Keep Your Pet’s Holiday Season Jolly with These Safety Tips

The holiday season is upon us, and many pet parents plan to include their furry companions in the festivities. As you gear up for the holidays, it is important to try to keep your pet's eating and exercise habits as close to their normal routine as possible. Also, be sure to steer pets clear of the following unhealthy treats, toxic plants and dangerous decorations:

By now you know not to feed your pets chocolate and anything sweetened with xylitol, but do you know the lengths to which an enterprising pet will go to chomp on something not meant for him or her? Make sure to keep your pets away from the table and unattended plates of food. Also, secure the lids on garbage cans.

Fatty, spicy and no-no human foods, as well as bones, should not be fed to your furry friends. Pets can join the festivities with their very own tasty and safe treats that won't lead to costly medical bills.

If your celebration includes adult holiday beverages, be sure to place your unattended alcoholic drinks where pets cannot get to them. If ingested, your pet could become weak, ill, and may even go into a coma, possibly resulting in death from respiratory failure.

Christmas Tree
Securely anchor your Christmas tree so it doesn't tip and fall, causing possible injury to your pet. This will also prevent the tree water—which may contain fertilizers that can cause stomach upset—from spilling. Also, stagnant tree water is a breeding ground for bacteria, and your pet could end up with nausea or diarrhea should he imbibe.  Edible tree decorations—whether they are ornaments or popcorn strings—are not a good idea. These goodies are just too enticing.

Mistletoe & Holly
Holly, when ingested, can cause pets to suffer nausea, vomiting and diarrhea. Mistletoe can cause gastrointestinal upset and cardiovascular problems, and many varieties of lilies can cause kidney failure in cats if ingested. Opt for just-as-jolly artificial plants made from silk or plastic, or choose a pet-safe plant, like Christmas cactus. By the way, poinsettias have a bad reputation but in fact are of low-level toxicity. However, when ingested, signs of vomiting, drooling, or diarrhea may be seen.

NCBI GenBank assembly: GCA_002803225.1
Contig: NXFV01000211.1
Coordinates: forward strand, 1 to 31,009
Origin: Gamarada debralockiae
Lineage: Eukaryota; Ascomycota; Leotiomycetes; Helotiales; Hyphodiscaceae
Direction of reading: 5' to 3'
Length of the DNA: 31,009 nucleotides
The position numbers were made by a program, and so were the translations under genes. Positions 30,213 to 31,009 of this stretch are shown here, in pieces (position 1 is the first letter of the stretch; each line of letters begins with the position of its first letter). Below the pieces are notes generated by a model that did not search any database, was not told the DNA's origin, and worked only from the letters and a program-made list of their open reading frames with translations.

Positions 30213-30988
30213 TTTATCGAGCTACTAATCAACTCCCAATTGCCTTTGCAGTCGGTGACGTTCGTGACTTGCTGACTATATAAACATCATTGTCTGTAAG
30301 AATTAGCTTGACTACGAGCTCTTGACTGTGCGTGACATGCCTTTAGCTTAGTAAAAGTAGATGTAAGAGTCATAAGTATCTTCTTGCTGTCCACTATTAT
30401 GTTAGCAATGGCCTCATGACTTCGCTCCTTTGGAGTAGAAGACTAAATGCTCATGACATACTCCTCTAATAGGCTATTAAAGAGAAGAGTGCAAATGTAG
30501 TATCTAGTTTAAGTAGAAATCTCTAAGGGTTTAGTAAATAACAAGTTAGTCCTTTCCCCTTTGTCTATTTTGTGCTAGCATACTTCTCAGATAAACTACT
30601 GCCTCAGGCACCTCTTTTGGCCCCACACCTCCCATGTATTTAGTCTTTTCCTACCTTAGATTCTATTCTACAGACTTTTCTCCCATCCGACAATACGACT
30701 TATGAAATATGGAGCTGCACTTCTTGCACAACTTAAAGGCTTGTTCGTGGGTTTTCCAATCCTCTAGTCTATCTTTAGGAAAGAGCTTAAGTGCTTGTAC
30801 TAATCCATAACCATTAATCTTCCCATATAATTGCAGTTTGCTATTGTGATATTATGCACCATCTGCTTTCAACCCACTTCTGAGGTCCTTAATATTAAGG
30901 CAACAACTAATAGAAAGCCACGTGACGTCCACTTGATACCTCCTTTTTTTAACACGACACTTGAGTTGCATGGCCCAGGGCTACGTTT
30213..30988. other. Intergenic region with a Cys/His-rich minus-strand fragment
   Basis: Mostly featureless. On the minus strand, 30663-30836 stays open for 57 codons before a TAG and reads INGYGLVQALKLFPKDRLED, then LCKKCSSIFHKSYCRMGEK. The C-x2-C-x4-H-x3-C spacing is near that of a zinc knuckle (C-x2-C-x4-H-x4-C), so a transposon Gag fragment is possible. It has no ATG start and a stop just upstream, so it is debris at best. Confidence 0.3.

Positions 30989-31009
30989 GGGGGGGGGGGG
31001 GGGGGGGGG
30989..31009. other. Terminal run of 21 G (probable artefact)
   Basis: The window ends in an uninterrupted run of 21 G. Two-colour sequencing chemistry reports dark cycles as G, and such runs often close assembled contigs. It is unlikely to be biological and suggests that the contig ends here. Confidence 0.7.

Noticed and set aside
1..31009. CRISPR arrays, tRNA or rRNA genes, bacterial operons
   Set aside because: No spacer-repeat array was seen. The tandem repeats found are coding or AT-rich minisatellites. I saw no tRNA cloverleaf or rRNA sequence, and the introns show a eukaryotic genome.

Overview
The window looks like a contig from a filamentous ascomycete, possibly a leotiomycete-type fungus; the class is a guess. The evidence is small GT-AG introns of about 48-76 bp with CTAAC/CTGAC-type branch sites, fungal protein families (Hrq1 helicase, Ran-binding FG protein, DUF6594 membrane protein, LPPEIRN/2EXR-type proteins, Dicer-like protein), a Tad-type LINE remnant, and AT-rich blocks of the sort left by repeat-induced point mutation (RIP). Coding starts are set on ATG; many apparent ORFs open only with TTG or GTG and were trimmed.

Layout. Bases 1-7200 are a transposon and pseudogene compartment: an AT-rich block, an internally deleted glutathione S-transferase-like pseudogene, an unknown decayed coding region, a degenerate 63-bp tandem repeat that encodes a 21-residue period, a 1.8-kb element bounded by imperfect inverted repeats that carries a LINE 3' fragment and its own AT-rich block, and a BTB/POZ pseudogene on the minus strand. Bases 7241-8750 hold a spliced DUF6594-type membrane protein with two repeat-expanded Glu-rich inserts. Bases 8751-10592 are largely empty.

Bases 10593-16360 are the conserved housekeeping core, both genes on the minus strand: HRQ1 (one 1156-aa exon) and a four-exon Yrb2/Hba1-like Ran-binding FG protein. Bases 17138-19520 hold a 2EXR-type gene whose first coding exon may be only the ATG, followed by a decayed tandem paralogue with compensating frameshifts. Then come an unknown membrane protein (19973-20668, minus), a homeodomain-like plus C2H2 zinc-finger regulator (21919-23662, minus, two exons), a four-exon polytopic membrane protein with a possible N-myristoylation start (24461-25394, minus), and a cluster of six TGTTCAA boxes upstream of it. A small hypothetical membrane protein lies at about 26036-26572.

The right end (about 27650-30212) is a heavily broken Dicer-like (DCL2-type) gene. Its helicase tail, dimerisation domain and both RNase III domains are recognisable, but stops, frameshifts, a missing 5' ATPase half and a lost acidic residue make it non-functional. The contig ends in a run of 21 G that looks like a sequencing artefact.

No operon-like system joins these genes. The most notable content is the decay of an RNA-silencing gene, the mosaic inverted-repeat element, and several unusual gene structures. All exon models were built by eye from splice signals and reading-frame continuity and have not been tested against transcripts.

Kitties adore this sparkly, light-catching "toy" that's easy to bat around and carry in their mouths. But a nibble can lead to a swallow, which can lead to an obstructed digestive tract, severe vomiting, dehydration, and possible surgery. It's best to decorate with something other than tinsel.


Holiday Glow
Don't leave lighted candles unattended. Pets may burn themselves or cause a fire if they knock candles over.

Keep wires, batteries and glass or plastic ornaments out of reach of your pet. A wire can deliver a potentially lethal electrical shock and a punctured battery can cause burns to the mouth and esophagus, while shards of breakable ornaments can damage your pet's mouth and digestive tract. Exposed indoor or outdoor wires should be taped to a wall. Any wires extending away from the wall should be wrapped in hard protective plastic to make them less interesting to your pet.

Winter holidays are a wonderful time to enjoy family and friends, but with all the extra hustle and bustle, don’t forget to do some extra  pet-proofing measures in order to keep the season merry. 

Here are some suggestions for treats and toys to bring holiday cheer to your furry family members: 

Raw meaty bones, dehydrated meat treats for dogs and cats, raw diet, quality kibble with low carbs and good protein chew options.

All of the above can be found and purchased at GoodDog.  Only safe and beneficial products for your pets!